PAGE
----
4 crucial compliance rules franchisors need to consider now

By Robert Toth | 12 Aug 2020 View comments

We’re still knee-deep in Covid-19 so what do franchisors need to consider for 2020 and beyond? 

Check these legal pointers to ensure you are compliant with crucial regulations.

4 crucial compliance rules to consider

1. Have you diarised the expiry date for every franchisee in your system?

If not, you are at risk.

The Franchising Code of Conduct requires franchisors to advise a franchisee in writing at least six months before the end of the franchise term whether or not they intend to renew or extend the franchise agreement.

A failure to comply with this clause can attract a maximum financial penalty of $63,000.

2. Have you reviewed your website, online or social media marketing and your legal disclosure documents recently?

We find that our franchisor clients will update their disclosure documents annually as required by the Code each year however they then fail to review all of their supporting marketing and advertising to ensure it is ACL compliant, with no misleading representations or statements.

Section 29 of the ACL is something that the ACCC will also consider when investigating any franchisee complaints.

The section requires a business not to engage in false or misleading representations about goods and/or services as to their standard, quality, style, or model.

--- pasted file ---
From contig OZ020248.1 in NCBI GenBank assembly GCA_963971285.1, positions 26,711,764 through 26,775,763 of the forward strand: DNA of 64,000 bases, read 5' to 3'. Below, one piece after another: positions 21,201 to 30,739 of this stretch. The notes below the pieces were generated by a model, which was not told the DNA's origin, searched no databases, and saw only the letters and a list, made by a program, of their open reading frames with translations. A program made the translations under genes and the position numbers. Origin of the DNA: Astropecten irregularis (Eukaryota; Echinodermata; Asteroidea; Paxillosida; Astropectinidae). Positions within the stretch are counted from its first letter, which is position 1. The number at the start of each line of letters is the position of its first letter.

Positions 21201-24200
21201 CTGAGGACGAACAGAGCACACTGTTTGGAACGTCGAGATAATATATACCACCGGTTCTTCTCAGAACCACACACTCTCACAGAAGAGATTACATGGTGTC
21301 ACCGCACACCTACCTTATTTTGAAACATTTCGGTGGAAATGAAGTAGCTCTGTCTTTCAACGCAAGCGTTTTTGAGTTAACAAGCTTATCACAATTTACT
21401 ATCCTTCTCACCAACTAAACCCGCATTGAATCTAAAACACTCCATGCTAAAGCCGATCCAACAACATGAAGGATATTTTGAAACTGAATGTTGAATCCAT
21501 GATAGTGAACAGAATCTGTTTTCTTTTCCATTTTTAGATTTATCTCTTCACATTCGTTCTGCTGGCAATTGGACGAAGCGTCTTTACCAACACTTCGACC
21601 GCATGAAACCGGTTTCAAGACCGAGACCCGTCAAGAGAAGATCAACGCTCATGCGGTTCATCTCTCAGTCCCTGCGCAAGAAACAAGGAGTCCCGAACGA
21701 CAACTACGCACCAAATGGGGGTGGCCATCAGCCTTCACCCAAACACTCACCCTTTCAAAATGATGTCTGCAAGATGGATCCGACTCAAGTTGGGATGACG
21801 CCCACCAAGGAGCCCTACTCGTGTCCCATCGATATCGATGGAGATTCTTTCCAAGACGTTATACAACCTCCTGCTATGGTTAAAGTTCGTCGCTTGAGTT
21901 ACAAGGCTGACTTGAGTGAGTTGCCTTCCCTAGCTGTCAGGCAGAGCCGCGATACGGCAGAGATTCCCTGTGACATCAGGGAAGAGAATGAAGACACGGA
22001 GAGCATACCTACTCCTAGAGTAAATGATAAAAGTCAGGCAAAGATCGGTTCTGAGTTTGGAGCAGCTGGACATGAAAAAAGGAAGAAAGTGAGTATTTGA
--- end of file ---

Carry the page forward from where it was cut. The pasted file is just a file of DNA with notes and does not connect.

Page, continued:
3. Financial representations as to turnover to prospective franchisees 

You’ve provided a franchisee with financial information (in the form of a template profit and loss or cashflow projection) but do you have the source information that supports those numbers if they are ever questioned by a franchisee?

Have you given detail as to the assumptions that underpin the forecast or projections?

Have you considered the differences between an existing going concern or a greenfield site?

4. Lease or occupancy license in the era of Covid

Have you reviewed your franchise model to check who holds the head lease? One shoe may not fit all locations. It may be that you hold the lease to primary sites and locations and the franchisee takes out the lease on the secondary sites.

Bear in mind in the era of Covid and businesses coming out of Covid that holding the head lease means the franchisor is primarily liable to the landlord if the franchisee defaults or is terminated.

On the other hand, the franchisor can then control the negotiations for rent relief with the landlord. 

Penalties for breach of the Code and ACL provisions

A breach of the ACL provisions as opposed to a breach of the Franchising Code carries far greater financial penalties and can extend to the company’s directors and officers.

A breach of the Franchising Code can incur penalties of up to $66,000 whereas penalties for breach of section 29 of the ACL are:

  • for a corporation the greater of $10 million, three times the value of the benefit received or 10% of annual turnover in the preceding 12 months if the court cannot determine the benefit obtained, and
  • for individuals, $500,000.